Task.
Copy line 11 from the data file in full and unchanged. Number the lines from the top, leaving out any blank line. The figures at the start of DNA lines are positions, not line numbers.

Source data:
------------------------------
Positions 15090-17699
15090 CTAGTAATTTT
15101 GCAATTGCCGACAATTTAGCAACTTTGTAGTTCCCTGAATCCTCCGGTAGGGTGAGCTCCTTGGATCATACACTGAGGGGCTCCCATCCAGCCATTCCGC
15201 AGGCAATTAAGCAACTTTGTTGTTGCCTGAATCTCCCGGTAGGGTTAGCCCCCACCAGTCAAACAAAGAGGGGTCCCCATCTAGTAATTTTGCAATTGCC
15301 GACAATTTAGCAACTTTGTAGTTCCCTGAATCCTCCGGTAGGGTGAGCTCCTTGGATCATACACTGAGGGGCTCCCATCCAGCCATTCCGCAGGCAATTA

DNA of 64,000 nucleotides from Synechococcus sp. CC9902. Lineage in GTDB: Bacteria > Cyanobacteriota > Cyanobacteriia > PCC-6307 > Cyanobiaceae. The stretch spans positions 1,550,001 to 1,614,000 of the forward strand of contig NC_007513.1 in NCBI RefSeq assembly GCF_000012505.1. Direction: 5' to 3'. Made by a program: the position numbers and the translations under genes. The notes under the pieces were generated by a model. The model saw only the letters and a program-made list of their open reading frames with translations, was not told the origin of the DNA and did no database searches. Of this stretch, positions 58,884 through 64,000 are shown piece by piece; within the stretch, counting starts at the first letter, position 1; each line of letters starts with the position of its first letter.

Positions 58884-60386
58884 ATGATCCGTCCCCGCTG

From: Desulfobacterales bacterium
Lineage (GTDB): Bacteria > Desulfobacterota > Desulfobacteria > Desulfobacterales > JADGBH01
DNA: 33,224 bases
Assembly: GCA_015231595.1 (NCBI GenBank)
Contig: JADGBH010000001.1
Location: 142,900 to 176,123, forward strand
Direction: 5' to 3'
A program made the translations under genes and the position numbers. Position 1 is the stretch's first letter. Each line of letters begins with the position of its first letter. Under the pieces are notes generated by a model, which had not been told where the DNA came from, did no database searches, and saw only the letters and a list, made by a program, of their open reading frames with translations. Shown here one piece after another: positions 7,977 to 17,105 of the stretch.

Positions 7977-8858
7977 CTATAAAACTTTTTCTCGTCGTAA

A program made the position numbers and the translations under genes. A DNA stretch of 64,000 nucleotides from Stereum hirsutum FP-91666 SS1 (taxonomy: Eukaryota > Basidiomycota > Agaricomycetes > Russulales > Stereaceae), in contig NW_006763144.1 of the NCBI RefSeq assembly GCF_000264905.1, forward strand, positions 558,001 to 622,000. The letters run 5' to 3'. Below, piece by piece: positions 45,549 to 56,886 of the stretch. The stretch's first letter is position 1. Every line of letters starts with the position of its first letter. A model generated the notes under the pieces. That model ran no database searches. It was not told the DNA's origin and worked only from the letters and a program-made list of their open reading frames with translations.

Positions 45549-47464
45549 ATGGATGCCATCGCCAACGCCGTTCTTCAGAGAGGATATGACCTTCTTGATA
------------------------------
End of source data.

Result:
DNA: 33,224 bases